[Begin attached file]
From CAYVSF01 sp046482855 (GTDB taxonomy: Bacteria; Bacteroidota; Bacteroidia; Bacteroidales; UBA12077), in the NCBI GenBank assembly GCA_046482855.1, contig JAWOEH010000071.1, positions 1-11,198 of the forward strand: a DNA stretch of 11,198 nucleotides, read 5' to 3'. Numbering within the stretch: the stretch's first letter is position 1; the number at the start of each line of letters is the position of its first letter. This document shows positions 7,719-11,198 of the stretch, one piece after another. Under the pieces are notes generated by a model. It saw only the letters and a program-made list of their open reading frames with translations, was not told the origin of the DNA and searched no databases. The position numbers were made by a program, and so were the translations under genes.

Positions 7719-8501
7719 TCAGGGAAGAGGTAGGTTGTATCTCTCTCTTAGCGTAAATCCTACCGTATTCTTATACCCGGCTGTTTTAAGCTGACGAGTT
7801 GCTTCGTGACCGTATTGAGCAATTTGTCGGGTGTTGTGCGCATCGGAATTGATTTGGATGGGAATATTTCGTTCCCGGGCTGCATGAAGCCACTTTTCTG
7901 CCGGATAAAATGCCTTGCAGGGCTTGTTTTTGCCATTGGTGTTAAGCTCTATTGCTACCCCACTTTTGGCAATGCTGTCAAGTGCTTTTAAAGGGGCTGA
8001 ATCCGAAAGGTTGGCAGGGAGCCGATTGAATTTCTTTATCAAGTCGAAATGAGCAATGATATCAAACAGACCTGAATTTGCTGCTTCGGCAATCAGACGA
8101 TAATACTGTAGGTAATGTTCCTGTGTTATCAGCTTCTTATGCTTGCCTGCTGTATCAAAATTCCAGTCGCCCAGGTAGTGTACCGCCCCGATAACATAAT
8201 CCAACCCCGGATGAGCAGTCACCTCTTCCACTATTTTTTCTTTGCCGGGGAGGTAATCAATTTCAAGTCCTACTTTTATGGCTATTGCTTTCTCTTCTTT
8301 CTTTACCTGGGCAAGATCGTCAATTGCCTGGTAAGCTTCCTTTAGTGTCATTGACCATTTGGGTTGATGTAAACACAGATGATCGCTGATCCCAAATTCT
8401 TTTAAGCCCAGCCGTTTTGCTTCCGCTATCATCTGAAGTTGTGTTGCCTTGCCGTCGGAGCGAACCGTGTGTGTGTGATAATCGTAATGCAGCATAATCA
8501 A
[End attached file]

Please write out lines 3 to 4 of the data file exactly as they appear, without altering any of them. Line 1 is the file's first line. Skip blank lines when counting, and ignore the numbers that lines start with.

7719 TCAGGGAAGAGGTAGGTTGTATCTCTCTCTTAGCGTAAATCCTACCGTATTCTTATACCCGGCTGTTTTAAGCTGACGAGTT
7801 GCTTCGTGACCGTATTGAGCAATTTGTCGGGTGTTGTGCGCATCGGAATTGATTTGGATGGGAATATTTCGTTCCCGGGCTGCATGAAGCCACTTTTCTG